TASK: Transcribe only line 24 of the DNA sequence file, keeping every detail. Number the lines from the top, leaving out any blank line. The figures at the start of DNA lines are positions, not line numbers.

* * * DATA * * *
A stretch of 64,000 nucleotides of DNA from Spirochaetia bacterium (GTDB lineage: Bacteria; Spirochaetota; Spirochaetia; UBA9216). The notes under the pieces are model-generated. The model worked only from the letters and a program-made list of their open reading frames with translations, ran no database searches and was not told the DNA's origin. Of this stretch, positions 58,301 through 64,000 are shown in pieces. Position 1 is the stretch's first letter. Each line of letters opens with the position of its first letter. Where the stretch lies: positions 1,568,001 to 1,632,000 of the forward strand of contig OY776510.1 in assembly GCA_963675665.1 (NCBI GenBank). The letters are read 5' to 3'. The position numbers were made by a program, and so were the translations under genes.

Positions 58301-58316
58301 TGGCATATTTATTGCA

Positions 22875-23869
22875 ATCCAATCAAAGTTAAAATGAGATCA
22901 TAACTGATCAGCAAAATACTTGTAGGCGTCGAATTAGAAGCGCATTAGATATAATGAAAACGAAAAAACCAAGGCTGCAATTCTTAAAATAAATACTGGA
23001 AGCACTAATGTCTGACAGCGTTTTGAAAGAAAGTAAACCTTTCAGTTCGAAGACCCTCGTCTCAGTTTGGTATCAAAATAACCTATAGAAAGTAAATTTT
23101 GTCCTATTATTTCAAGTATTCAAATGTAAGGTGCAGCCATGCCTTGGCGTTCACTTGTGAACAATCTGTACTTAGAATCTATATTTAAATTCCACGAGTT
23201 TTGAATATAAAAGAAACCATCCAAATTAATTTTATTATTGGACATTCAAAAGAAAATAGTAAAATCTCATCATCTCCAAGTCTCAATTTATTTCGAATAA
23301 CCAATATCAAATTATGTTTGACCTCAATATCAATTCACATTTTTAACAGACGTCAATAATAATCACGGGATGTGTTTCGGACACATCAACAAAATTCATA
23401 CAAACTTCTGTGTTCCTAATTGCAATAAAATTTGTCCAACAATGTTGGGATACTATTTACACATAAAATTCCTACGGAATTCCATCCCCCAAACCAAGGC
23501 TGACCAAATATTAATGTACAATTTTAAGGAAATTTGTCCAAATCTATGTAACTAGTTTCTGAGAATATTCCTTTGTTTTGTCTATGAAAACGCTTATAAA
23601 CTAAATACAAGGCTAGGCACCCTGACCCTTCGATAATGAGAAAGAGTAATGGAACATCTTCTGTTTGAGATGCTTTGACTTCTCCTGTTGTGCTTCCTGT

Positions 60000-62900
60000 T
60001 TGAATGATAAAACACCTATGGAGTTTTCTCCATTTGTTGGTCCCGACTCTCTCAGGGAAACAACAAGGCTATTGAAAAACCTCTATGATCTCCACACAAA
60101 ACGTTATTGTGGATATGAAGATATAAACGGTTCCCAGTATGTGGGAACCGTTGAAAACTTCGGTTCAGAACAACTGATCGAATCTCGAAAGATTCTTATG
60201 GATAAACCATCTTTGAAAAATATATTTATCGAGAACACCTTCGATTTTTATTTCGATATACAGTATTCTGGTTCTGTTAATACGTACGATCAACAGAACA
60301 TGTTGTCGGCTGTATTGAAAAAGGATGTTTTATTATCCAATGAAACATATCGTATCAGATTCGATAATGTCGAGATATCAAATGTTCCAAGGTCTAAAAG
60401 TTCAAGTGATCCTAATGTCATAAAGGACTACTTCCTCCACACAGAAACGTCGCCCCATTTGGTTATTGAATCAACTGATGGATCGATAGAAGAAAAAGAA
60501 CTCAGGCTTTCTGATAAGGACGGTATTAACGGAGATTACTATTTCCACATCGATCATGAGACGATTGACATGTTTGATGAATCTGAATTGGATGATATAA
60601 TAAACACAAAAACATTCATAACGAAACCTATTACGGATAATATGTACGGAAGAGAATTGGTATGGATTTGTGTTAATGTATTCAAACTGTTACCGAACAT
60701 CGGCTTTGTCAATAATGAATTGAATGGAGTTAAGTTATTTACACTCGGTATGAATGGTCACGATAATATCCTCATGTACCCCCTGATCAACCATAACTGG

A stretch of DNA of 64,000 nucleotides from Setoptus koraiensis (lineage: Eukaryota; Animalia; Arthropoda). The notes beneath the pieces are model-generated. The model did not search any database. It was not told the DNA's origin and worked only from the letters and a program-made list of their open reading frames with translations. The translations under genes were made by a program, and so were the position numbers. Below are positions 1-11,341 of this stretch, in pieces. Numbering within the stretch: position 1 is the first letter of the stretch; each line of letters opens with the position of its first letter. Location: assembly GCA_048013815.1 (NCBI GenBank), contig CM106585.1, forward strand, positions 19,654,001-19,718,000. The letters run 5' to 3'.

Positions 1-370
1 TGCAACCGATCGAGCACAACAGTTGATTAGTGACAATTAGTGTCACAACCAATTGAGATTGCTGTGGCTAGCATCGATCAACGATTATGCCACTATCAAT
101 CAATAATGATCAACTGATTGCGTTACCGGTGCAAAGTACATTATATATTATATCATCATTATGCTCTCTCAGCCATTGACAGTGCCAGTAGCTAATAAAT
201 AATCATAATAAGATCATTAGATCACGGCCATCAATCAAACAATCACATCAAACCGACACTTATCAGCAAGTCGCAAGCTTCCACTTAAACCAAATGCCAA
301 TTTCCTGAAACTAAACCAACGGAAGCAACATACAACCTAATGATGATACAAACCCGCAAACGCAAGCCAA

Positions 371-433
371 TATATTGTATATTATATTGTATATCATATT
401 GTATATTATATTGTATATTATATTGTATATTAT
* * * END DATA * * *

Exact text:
A stretch of DNA of 64,000 nucleotides from Setoptus koraiensis (lineage: Eukaryota; Animalia; Arthropoda). The notes beneath the pieces are model-generated. The model did not search any database. It was not told the DNA's origin and worked only from the letters and a program-made list of their open reading frames with translations. The translations under genes were made by a program, and so were the position numbers. Below are positions 1-11,341 of this stretch, in pieces. Numbering within the stretch: position 1 is the first letter of the stretch; each line of letters opens with the position of its first letter. Location: assembly GCA_048013815.1 (NCBI GenBank), contig CM106585.1, forward strand, positions 19,654,001-19,718,000. The letters run 5' to 3'.